Visualsizer has the ability to use its database but more importantly it has a generic motor where any motor not in its database can be used for modeling.

    It has a steep learning curve. We can here on the forum provide the basics for the inputs and answer the questions and we can even provide pre populated files for downloads. All the motion profile info can be supplied as generic info per axiz.

    I have used the tool and can do a writeup of how to use it. We can discuss the fundamentals that is needed here in a point by point fashion and provide answers that are universal and can be directly entered as starting values. A number of files for download can be created, lets say for small medium and large tool sizes for mills and routers and what ever the community requires.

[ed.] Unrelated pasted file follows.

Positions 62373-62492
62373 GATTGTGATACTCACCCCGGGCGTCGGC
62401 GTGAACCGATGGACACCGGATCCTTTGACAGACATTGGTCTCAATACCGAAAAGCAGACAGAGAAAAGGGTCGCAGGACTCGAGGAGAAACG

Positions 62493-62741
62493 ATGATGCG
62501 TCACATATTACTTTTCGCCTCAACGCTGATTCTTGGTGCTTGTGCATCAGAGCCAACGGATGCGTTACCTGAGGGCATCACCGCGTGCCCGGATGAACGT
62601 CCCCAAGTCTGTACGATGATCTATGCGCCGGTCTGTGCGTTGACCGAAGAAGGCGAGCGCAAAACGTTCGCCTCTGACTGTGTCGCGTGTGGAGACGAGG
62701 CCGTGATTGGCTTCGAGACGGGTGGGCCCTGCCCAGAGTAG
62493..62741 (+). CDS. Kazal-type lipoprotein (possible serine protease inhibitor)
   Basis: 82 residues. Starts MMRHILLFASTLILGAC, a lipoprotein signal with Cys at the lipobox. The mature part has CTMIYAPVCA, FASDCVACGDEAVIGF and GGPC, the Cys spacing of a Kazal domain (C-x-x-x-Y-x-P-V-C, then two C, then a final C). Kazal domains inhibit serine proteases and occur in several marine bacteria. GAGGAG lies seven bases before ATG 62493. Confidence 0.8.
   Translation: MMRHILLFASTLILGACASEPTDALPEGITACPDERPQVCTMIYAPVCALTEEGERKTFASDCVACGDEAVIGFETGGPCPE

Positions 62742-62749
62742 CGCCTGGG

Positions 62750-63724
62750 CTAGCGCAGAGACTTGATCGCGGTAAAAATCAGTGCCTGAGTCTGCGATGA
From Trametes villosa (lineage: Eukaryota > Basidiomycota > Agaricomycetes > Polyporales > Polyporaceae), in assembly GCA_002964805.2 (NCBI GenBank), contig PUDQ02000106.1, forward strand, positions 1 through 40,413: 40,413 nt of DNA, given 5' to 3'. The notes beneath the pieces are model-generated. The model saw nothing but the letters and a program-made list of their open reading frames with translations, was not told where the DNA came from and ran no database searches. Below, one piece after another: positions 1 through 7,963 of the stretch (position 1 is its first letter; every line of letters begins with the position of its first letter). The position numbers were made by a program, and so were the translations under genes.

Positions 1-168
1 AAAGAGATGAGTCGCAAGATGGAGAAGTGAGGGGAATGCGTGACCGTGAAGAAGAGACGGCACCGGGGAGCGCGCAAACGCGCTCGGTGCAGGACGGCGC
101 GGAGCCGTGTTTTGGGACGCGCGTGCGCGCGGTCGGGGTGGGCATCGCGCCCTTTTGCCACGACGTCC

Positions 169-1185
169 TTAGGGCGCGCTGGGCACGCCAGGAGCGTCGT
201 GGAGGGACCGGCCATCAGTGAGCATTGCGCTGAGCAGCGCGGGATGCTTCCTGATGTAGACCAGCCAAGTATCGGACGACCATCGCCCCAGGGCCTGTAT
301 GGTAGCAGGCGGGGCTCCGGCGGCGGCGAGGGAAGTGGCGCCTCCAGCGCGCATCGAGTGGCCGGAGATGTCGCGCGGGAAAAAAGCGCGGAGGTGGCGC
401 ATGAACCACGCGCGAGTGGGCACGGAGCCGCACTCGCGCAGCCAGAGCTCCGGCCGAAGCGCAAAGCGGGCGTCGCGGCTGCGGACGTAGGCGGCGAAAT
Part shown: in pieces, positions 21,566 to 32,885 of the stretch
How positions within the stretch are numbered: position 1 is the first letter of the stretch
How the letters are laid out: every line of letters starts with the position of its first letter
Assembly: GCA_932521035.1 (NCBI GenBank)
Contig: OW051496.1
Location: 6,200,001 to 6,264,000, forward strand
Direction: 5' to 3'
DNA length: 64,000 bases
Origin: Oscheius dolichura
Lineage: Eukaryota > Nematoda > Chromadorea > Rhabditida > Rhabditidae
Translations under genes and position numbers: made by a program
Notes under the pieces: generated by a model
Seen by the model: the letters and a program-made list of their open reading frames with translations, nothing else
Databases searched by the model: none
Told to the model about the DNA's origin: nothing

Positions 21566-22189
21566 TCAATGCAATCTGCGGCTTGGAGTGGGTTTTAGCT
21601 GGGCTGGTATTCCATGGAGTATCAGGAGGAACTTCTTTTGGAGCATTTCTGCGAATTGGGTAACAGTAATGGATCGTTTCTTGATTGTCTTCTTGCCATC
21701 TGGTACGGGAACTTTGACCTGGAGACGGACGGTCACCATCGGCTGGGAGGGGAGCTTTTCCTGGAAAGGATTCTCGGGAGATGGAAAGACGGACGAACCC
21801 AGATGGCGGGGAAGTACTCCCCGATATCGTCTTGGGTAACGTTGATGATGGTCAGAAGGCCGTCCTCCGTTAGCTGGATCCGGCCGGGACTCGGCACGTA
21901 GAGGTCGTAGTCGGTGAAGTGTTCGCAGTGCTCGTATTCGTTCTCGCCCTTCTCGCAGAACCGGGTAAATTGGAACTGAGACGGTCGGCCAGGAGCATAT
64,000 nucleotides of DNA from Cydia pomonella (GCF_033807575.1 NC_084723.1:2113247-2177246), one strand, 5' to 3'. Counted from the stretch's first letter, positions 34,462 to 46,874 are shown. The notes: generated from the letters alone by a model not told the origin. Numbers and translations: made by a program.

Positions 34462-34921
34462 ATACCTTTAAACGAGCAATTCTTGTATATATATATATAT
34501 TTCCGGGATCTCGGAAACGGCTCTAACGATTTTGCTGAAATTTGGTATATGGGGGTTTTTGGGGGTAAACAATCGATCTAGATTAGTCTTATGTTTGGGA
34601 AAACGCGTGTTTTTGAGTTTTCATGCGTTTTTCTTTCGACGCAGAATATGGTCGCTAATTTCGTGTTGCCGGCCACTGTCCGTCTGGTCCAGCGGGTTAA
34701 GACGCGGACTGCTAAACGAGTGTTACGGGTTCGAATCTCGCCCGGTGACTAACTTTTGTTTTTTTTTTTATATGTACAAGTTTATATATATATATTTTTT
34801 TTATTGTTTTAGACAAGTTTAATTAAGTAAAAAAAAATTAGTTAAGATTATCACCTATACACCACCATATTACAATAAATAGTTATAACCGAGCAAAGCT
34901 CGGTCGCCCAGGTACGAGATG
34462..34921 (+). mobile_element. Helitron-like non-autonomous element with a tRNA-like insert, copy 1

What say you?


    Sent from my iPad using Tapatalk HD



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    Default Re: What stepper motor should I use thread

    Hello CNC gods!
    So I need some help, need to choose new steppers for my Gerber D200 router. X axis motor failed. Machine is used for hobby work only, so I'm trying to keep it to 100 EUR budget.
    Also I think, I should change all motors.

    About machine:
    Power supply: switching 30V home made, should handle at least 800W, can be easily modded to 40 volts, should I?
    Ebay TB6600 drivers with some modding
    Current motors M063-LS09 running in series mode
    3.2V, 3.25A, 0.98Ω, 4.6mH, holding torque of single winding 115 Oz-In, holding torque of both windings 190 Oz-In.(Being a cnc newbie I have no idea witch one is actually used with micro-stepping driver. )
    Torque curve in unipolar mode (max 150 Oz-In):
    What stepper motor should I use thread-torque-curve-jpg
    Rapid speeds: (figured it out by trial and error)
    X:1500mm/min
    Y:1000mm/min
    Z:800mm/min
    Lead screw pitch 0.2"
    Y gantry weight about 30 Kg
    X gantry weight about 10 Kg